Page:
Sunday, December 6, 2020

New technology identifies the ‘fingerprint’ of a bullet

It’s a global game changer for gun crime. University forensic scientists developed new technology that means every bullet could be traced back to where it came from.

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Michael Whyte
Crime Scene Officer and Fingerprint Expert with over 12 years experience in Crime Scene Investigation and Latent Print Analysis. The opinions or assertions contained on this site are the private views of the author and are not to be construed as those of any professional organisation or policing body.
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In a global game changer for gun crime, Flinders University forensic scientists have for the first time matched gunshot residue with specific brands of ammunition.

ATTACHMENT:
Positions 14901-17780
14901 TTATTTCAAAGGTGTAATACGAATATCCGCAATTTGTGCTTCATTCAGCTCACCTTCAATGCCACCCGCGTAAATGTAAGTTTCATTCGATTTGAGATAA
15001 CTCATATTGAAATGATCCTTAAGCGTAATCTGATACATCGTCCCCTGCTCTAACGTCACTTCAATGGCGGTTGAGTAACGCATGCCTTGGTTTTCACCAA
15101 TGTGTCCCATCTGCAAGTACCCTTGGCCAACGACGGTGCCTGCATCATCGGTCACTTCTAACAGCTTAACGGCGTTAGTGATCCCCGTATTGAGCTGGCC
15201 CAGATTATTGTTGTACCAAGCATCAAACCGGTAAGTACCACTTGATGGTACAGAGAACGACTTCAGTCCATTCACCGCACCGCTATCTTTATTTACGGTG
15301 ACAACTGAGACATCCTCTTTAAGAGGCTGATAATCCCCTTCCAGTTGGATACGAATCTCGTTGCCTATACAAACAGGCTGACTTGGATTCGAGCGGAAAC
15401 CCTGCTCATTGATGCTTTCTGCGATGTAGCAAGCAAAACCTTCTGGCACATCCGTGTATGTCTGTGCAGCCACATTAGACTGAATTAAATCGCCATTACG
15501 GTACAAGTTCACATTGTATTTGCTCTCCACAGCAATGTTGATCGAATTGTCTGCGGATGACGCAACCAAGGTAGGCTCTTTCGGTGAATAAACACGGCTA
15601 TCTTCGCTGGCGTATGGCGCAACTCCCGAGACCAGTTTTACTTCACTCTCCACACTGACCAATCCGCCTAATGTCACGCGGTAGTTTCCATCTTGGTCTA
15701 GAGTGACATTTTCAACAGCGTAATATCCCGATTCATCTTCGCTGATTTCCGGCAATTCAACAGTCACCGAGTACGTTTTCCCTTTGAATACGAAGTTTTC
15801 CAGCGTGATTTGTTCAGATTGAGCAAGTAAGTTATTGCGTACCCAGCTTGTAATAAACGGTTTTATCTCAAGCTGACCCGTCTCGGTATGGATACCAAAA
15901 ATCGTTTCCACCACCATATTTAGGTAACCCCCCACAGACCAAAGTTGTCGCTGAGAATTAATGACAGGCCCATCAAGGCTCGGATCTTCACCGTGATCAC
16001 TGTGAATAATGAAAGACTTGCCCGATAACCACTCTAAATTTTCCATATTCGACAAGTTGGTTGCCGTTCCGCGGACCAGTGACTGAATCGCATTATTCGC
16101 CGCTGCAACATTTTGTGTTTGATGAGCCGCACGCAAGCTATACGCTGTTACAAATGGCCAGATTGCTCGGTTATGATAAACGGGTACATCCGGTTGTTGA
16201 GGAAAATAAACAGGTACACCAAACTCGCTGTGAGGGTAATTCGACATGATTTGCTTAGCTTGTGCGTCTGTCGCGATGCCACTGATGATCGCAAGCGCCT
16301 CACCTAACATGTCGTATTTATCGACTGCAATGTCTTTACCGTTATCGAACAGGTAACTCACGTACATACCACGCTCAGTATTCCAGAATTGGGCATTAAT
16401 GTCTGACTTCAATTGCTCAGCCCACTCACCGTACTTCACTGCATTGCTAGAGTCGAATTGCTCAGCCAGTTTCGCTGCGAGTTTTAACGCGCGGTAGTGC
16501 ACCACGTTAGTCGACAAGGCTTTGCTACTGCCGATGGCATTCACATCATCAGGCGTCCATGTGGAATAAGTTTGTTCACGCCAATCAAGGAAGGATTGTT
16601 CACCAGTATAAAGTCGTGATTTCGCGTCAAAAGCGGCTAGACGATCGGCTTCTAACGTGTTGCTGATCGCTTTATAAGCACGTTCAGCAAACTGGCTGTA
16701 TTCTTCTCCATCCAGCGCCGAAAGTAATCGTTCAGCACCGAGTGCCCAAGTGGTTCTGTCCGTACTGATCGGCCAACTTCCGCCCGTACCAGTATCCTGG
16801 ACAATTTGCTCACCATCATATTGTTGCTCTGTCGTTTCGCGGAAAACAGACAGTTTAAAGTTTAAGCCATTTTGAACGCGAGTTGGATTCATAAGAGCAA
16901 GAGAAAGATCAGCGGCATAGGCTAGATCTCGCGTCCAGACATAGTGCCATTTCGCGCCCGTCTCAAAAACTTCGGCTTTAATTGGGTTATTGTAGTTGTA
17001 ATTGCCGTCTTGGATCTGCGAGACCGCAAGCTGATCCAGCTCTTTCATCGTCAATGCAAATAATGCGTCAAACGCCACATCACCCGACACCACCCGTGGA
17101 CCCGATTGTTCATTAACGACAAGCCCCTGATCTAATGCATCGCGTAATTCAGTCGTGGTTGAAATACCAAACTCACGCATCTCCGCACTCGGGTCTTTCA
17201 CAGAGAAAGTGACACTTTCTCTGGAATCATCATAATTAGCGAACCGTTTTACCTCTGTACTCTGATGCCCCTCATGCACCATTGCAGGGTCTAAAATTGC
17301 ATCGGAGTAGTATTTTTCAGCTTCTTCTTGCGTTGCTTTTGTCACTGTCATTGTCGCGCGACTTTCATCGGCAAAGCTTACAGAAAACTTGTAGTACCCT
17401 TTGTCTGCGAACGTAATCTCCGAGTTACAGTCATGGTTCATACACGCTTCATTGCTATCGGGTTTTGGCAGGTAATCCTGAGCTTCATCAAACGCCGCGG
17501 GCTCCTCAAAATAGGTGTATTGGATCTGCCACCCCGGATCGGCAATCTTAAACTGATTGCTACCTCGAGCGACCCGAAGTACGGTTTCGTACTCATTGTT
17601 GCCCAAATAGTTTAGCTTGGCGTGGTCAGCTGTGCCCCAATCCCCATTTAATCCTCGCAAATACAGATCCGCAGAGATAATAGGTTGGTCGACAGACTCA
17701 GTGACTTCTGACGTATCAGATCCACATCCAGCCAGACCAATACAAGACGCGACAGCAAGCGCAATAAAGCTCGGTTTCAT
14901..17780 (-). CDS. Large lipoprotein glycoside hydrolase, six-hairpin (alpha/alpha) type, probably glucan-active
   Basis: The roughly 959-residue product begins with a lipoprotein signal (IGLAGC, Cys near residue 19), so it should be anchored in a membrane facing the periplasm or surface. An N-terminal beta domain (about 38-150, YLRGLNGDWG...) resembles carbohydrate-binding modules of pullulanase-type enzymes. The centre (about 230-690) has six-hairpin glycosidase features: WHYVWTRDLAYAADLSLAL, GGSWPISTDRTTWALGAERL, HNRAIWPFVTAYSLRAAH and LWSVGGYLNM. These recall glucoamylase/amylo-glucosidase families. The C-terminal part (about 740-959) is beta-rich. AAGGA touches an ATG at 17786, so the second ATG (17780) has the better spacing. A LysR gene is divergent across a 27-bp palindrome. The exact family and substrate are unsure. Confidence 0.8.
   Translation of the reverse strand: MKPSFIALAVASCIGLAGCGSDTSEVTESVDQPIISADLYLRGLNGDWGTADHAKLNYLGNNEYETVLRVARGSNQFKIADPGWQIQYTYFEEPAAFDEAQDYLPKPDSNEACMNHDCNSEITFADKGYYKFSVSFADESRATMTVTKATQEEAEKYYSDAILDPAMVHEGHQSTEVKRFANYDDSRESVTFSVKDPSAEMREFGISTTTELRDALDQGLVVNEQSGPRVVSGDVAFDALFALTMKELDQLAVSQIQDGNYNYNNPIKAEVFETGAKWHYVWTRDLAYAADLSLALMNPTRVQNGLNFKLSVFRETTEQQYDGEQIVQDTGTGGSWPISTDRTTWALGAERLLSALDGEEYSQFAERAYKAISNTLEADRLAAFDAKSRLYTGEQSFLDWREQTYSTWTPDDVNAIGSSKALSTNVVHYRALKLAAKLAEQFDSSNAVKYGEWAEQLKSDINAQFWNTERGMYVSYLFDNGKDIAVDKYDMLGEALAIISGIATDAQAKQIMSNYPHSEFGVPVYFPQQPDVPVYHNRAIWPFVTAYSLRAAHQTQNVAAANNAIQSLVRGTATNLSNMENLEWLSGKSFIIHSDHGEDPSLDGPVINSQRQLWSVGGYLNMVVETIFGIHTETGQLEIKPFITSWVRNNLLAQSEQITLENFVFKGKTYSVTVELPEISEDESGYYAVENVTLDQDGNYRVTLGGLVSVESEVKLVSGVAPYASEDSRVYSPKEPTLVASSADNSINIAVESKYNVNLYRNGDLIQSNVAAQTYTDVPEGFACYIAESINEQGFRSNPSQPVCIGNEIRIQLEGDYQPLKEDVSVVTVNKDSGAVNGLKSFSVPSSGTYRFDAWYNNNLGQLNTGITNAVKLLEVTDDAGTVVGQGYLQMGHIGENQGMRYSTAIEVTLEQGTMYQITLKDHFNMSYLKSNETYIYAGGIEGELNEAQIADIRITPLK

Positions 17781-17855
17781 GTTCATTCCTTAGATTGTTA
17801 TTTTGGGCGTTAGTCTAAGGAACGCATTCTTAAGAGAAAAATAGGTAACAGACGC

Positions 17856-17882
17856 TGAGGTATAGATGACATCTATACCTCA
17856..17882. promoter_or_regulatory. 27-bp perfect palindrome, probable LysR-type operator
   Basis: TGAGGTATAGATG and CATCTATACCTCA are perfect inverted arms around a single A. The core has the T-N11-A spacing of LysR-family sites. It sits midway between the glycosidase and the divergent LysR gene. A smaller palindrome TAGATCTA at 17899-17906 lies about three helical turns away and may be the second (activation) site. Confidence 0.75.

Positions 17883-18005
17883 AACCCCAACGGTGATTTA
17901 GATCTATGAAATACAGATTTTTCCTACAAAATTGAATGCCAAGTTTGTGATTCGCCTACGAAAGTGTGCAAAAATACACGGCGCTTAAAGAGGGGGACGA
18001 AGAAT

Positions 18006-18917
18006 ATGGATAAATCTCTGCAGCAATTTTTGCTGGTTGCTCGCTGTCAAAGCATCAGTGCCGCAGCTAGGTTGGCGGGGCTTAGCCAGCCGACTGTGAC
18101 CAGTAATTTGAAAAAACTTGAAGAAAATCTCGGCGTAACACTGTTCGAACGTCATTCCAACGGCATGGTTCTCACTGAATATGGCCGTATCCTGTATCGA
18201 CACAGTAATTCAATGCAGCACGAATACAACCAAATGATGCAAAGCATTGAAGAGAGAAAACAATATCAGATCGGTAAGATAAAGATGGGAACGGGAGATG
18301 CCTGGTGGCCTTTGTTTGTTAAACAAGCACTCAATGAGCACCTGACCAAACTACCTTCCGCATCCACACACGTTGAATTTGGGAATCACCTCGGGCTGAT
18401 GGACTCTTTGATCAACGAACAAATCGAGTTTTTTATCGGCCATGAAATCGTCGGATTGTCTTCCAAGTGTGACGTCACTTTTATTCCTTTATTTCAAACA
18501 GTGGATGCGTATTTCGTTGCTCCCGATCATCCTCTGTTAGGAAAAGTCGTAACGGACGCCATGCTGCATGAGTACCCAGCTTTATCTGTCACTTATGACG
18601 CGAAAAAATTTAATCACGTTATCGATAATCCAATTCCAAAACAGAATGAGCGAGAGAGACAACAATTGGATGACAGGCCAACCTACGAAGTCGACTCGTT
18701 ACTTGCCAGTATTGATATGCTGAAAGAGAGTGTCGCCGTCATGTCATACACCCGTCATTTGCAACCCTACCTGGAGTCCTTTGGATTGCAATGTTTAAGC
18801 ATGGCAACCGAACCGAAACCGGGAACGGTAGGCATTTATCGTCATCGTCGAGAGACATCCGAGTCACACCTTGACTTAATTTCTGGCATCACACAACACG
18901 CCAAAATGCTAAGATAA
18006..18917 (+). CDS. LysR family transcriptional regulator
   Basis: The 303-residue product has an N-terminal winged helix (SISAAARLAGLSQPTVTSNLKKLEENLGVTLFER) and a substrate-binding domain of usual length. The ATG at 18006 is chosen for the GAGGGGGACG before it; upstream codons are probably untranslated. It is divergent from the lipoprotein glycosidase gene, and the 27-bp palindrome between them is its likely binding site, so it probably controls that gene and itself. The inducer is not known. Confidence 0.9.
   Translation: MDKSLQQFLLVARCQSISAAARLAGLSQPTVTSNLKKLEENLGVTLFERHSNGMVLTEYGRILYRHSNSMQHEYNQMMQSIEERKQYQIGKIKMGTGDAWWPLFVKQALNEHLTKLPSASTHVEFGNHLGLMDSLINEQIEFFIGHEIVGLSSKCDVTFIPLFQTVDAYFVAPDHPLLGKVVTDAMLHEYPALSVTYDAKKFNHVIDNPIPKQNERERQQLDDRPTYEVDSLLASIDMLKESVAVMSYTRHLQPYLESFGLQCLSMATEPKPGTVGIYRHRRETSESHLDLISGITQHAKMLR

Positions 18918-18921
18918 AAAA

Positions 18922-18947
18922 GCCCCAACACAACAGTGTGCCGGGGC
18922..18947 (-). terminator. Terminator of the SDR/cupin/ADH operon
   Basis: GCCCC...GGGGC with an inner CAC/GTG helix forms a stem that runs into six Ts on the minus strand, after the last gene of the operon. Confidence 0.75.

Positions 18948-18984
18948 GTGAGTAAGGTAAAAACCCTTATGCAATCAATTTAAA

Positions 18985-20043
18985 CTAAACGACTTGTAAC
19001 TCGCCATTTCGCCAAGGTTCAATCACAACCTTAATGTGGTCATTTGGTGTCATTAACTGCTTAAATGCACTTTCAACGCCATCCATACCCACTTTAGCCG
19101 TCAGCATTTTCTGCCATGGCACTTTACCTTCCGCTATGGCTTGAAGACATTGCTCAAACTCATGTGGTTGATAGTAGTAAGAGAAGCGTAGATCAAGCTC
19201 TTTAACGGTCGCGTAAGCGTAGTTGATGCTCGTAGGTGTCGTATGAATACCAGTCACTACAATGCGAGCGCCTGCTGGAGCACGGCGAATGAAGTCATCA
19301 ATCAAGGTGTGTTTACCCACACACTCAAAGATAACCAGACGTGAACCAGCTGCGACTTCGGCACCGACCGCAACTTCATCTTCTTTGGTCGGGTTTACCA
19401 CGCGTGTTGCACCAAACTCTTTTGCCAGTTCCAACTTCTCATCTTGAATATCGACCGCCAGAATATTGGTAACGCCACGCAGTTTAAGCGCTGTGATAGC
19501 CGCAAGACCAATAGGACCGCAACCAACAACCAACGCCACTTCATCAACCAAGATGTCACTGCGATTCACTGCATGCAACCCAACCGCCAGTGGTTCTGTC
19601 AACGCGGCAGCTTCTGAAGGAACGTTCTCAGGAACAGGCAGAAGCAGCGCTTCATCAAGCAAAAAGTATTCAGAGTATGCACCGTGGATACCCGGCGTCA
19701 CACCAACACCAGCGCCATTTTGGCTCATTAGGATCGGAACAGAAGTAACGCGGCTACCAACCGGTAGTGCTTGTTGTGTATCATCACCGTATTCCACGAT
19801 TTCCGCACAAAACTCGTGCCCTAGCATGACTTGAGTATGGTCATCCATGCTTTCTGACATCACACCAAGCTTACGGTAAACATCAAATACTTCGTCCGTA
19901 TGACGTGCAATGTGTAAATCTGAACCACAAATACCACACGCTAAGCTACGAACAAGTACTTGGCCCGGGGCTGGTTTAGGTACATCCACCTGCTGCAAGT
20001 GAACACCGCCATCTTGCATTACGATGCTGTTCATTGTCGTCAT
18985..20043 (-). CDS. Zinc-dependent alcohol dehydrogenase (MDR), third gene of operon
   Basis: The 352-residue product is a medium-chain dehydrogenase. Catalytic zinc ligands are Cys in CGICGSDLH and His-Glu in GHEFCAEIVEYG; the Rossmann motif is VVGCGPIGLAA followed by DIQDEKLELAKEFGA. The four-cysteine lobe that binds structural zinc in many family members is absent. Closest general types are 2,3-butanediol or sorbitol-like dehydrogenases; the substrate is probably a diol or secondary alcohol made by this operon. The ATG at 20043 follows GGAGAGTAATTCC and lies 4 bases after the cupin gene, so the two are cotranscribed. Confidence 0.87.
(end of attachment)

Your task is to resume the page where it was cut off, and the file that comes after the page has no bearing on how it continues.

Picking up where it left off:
Flinders University’s Professor Paul Kirkbride, who is leading the research, said it will be a breakthrough for law enforcement agencies who have previously been unable to link some suspects with crime scenes.

“We’ve shown matching characteristics in the residue left on the shooter, in the wound and in the specific batch or brand of ammunition,” said Professor Kirkbride.

“This is like a fingerprint, which doesn’t change before, during or after the gun is fired.

The Flinders University team has been using some of the most advanced technology in Australia.

The team collaborated with SA Police, Forensic Science SA, ChemCentre WA, Dr John Denman from the University of South Australia’s Future Industries Institute, leading Australian technology developers Australian Scientific Instruments and Dr Charles Magee of Geoscience Australia, to take their analysis to a level of detail never seen before.

“Eventually we hope to provide law enforcement agencies with the ability to identify not only the brand of ammunition, but also the location of manufacture and points of distribution, which all contribute significantly towards identifying the purchaser,” Professor Kirkbride said.

You can read more about this research ­here. (Story credit: Flinders University newsroom)

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